A New Jersey sheriff recently launched a website called “Facecrook.” Inspector Mickey Bradley designed the website in order to get the names of crooks publicly known and to boost anonymous tips.
The idea for Facecrook originally came to Inspector Bradley nearly a year ago.
It works in conjunction with the Bergen County Sheriff’s Office and features names, pictures, measurements, and alleged crimes of wanted fugitives.
The site acknowledges the role of the public in law enforcement. One part of the site reads, “Time and time again, the history of law enforcement has demonstrated that it is the watchful eyes of the public which often clips the wings of a fugitive’s flight from justice.”
Facecrook encourages anonymous tips and supplies a detailed form that can be filled out providing information that might help lead to the whereabouts of a fleeing suspect.
The form has spaces for the suspect’s race, type of clothing, pets, the license plate of a vehicle he was driving, and drugs he may have sold.
Facecrook even allows for users to log-on and enter a password in order for the authorities to ask them further questions anonymously as a follow-up to an investigation.
Some are wondering how it is that a site like this, divulging all of this personal information about criminal suspects can be allowed to operate.
Under New Jersey’s Open Public Records Act (OPRA), a suspects’ name as well as the other kinds of information the website contains are deemed public information. Thus, if it is public information, it can be posted for the public to see.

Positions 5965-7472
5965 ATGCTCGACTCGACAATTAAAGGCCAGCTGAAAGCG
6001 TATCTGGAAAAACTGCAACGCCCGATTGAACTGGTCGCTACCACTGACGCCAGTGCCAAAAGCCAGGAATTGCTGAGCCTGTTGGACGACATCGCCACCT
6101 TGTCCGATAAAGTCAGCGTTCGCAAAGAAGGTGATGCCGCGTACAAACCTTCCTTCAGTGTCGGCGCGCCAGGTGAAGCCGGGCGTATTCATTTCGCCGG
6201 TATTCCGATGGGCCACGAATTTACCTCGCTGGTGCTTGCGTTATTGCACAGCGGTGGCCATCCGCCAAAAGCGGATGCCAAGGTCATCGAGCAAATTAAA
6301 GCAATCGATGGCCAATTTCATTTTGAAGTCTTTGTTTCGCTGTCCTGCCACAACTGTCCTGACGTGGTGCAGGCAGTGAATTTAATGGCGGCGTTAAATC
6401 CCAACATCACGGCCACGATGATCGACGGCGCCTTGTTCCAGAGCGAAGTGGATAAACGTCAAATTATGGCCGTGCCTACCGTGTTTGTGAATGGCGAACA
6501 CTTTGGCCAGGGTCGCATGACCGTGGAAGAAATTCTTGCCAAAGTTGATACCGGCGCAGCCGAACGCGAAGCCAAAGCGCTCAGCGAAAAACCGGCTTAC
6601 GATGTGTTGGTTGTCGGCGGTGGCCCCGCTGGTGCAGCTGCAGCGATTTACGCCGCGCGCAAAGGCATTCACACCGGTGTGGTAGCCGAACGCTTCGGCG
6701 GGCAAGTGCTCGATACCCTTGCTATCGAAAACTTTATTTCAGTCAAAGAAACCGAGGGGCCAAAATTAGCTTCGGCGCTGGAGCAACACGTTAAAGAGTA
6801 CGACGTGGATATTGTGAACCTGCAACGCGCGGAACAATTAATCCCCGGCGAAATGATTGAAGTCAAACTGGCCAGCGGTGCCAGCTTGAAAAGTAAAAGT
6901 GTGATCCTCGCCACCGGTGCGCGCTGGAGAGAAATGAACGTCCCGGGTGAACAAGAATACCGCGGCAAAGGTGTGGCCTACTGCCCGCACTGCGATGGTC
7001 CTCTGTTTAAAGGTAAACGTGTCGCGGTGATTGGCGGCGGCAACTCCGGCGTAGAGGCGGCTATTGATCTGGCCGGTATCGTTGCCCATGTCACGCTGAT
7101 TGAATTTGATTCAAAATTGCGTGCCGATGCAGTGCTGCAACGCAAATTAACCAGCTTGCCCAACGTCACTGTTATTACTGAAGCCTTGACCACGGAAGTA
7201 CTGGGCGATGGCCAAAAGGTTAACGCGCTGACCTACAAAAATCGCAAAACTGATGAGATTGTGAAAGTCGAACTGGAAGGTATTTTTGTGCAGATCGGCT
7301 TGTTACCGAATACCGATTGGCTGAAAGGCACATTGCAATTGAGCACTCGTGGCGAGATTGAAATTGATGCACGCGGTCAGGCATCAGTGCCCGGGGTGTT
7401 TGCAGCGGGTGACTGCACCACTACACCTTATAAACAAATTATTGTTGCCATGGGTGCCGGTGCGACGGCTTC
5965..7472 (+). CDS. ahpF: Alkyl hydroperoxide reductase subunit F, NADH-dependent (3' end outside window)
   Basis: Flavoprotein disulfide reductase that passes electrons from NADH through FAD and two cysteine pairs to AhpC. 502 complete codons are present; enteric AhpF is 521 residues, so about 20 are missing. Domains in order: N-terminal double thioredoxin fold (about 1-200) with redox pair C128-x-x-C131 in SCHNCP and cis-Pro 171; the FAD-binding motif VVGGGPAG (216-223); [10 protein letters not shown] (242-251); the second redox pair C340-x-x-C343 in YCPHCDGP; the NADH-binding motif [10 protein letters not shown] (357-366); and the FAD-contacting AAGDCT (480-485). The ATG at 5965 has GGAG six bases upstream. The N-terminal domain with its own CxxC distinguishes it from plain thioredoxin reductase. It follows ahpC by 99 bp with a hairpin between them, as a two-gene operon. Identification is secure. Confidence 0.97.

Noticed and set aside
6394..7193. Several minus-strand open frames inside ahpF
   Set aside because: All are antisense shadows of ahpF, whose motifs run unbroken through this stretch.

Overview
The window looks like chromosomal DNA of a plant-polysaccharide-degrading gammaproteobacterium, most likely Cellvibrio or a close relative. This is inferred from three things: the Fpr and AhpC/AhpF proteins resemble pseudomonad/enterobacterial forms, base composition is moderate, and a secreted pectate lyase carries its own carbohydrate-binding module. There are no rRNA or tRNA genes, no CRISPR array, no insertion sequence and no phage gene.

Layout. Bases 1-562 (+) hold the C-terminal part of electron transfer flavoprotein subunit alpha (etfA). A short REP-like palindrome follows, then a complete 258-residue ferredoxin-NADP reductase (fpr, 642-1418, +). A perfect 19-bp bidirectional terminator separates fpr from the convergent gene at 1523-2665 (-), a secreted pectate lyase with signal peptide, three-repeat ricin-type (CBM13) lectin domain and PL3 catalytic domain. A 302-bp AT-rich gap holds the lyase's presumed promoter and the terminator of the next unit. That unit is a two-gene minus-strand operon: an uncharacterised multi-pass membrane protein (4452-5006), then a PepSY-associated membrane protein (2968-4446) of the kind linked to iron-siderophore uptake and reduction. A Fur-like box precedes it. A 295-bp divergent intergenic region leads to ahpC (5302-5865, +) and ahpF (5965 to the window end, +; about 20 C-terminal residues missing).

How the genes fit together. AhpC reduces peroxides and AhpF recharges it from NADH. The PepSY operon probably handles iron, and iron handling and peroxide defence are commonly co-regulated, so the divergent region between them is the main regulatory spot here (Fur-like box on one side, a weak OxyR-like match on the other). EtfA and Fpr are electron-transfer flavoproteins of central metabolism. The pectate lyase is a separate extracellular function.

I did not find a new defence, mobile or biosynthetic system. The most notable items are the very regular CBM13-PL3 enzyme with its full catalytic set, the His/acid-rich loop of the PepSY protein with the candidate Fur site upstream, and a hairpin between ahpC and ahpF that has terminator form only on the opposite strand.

However, users of Facecrook are highly discouraged from engaging in vigilantism.
The site even has a disclaimer stating, “Any person who uses the information contained herein to threaten, intimidate or harass another, or who otherwise misuses that information, may be subject to criminal prosecution or civil liability.”
Many believe that the warning is necessary because the individuals on the site have not been apprehended yet and some may try to use the information to take the law into their own hands.
After all, the list includes convicts who escaped from prison, sexual deviants, armed robbers, kidnappers, and attempted murderers who all have yet to be apprehended.
Inspector Bradley’s idea could prove extremely valuable to law enforcement throughout the nation, especially if it takes off.
If you have been charged with a crime in New Jersey, be sure to contact an experienced criminal defense attorney today. Doing so just might keep you out of prison.